Why Breastfeed?









Cow milk is for calves, human breast milk is for babies. It has the best nutrients for baby. Breastfeeding has benefits for both baby and the mother.

Benefits For Baby

Breast milk is a safeguard against allergies (those babies who get allergies would be worse). Human milk protects against infections, inhibits the growth of virus’ and bacteria in baby.
It is helpful in the development of baby’s jaw and facial structure. It encourages normal weight gain, which assures a less-likelihood of obesity later in life. The developing brain and nervous system of the baby also is benefited.

Benefits For You

Breast feeding without supplementation delays menstruation for six months or more. During this time the chances of getting pregnant is practically nil.

Studies have shown that women who breastfeed their babies, for even a few months, are less likely to develop breast cancer, than if a woman does not breastfeed. It also protects against ovarian cancer, urinary tract infections, and osteoporosis.

The hormones released when you begin to breastfeed assists in the reduction of the size of the uterus after giving birth (Oxytocin) and assists in the bonding process of mother and baby. As does the close contact made between mother and baby.

Oxytocin is also a powerful antidepressant. The act of breastfeeding and its subsequent release of Oxytocin is shown to assist in the reduction of post-partum depression.


Allowing the baby to nurse as often as baby needs to nurse, is the best way. In the beginning this may mean about every two hours, from the beginning of one feeding to the beginning of the next. This assures your supply of milk will come in, and that you meet the baby’s needs.

When a feeding pattern is established, all seems right in the world! But if you suddenly are dealing with a more frequent urgency of the baby to feed, this is not an indication baby is “dissatisfied” or your milk is not sufficient to meet the baby’s needs. It means that baby is working to increase the supply, to meet his/ or her demands. It is normal. You do not need to supplement, nor do you need to begin to feed baby foods.

The length of the feeding depends on the baby’s interest and response. At first baby will seem to be starving and suck eagerly, then after about 10 minutes doze off or lose interest. It is at this point you should burp the baby and change the diaper if necessary. Afterwards, you can switch to the other breast.


To succeed at breastfeeding and working, it’s good to find people will support your goal of breast-feeding when you return to work whose words emphasize being successful at working and breast-feeding, not failing.

A Childbirth Educator can assist you (I personally have experience with working and breastfeeding successfully with two of my babies). You can also call the La Leche League, or visit the online site.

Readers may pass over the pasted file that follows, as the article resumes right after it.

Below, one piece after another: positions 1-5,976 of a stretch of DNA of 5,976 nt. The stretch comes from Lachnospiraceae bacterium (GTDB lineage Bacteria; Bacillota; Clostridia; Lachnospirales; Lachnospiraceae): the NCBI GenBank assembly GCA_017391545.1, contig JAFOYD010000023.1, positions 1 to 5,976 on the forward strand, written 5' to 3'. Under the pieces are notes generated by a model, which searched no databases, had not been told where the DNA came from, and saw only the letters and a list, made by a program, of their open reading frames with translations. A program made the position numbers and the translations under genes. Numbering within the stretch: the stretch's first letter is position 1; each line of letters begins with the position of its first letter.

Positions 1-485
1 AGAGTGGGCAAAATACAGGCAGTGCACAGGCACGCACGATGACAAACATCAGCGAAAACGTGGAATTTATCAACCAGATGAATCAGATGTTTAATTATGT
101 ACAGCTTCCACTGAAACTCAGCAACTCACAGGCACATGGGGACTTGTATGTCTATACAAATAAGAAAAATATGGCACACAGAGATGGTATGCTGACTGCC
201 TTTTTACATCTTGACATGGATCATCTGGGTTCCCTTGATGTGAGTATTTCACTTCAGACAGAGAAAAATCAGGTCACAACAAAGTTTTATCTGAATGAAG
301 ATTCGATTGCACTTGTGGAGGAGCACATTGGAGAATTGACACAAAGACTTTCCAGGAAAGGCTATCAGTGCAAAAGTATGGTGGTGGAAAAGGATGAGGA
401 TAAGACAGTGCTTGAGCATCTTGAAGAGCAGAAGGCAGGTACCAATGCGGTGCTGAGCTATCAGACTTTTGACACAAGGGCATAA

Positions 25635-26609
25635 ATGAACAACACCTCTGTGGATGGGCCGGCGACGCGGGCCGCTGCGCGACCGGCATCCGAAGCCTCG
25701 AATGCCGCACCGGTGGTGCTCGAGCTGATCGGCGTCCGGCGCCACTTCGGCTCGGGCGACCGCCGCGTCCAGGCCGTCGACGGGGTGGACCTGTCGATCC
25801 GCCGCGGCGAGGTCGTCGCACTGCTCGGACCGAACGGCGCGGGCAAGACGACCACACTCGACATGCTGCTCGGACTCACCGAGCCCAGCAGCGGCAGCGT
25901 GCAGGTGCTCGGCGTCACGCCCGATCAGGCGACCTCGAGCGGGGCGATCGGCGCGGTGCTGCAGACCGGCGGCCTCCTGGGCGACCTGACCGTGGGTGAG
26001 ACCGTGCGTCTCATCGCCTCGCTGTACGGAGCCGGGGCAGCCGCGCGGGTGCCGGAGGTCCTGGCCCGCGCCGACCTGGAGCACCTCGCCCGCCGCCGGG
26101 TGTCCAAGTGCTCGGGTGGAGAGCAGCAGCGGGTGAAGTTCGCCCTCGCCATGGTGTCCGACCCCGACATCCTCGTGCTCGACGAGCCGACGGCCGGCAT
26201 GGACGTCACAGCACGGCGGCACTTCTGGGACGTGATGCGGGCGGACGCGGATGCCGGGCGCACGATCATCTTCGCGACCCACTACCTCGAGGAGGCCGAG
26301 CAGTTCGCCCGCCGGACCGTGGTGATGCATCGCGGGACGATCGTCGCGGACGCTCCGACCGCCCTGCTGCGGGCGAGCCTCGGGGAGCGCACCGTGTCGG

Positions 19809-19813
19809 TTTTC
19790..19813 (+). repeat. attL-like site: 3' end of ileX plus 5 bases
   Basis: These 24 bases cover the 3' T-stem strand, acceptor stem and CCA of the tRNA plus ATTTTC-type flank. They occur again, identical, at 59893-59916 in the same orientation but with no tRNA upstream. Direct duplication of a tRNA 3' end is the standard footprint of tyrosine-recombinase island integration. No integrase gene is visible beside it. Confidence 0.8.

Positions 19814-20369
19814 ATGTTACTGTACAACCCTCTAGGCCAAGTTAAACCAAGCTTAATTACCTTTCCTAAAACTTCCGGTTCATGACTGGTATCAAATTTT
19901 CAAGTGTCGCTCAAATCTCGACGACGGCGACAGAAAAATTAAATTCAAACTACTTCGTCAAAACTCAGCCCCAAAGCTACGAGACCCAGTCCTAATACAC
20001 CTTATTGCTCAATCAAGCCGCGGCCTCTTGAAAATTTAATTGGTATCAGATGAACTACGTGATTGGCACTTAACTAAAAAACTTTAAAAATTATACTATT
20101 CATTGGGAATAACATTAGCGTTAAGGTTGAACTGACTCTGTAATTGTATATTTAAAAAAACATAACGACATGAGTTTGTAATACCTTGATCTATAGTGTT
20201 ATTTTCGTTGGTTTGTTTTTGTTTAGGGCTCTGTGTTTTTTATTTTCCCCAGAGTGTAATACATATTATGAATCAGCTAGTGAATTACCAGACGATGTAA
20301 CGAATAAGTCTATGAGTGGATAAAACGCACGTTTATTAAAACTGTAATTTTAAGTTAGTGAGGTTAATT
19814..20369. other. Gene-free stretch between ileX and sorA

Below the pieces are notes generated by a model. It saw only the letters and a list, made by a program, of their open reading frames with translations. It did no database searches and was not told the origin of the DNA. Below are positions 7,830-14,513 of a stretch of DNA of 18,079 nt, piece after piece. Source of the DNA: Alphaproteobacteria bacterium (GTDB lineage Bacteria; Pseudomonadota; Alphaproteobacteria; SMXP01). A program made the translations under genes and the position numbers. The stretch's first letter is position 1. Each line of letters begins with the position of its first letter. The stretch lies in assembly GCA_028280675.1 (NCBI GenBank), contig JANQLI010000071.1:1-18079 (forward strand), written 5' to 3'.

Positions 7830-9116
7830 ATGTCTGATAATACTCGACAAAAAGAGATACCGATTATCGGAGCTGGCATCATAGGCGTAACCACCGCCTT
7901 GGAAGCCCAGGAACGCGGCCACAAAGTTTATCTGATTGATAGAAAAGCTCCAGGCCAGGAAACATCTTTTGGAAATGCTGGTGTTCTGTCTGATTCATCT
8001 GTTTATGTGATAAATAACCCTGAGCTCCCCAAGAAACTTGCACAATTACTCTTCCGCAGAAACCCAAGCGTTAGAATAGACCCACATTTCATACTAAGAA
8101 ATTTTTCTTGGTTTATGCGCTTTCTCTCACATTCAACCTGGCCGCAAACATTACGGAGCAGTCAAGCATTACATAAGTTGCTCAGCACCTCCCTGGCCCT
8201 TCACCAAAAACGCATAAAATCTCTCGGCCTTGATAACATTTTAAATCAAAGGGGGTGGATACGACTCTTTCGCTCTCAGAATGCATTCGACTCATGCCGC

medela manual breast pumpDon’t wait until a week or two before you’re going back to work. Do your information gathering and learn all you can ahead of time.

For success, you will need a good breast pump (The picture above is one of the recommended types and brands). You will need to use your break time and express your milk. If you take with you to work a decent and yet small cooler or even an insulated lunch bag you should be able to keep the milk for later use.



Breastmilk has the remarkable ability to slow bacterial growth. It will stay fresh safely at room temperature (66 to 72 degrees) for up to ten hours.

It can also be kept in the refrigerator for up to eight days. If you need longer storage, it can be frozen for up to two weeks. Use a separate container (that has been cleaned) for each expression. These can later be combined, once cooled.

Use bottles that are designed for nursing babies. Otherwise the baby may develop what is known as “nipple confusion” and not suck sufficiently at the breast. Brands (all of these simulate the human nipple), such as: Mimijumi Very Hungry (mixed reviews / highest priced), Avent Naturals, Medela Calma (Can be purchased at Amazon / BPA free), and the Playtex Ventaire (some mothers say it leaks), plastic Philips Avent (BPA free that can be purchased at Amazon). All of the aforementioned brands are tooted as having little to no problems with “nipple confusion”.

Remember you are working to simulate the nursing atmosphere. Make sure your babysitter understands the concept of holding the baby as if feeding at the breast and that they should not be propping the bottle for baby.



Korte, Diana and Roberta Scaer. A Good Birth, A Safe Birth. (1992) Harvard Common Press.

La Leche League International. The Womanly Art of Breastfeeding, 7th Rev. ed. (2004)

Katelynne Shepard. Breastfeeding Problems.com. http://www.breastfeeding-problems.com/breastfeeding-hormones.html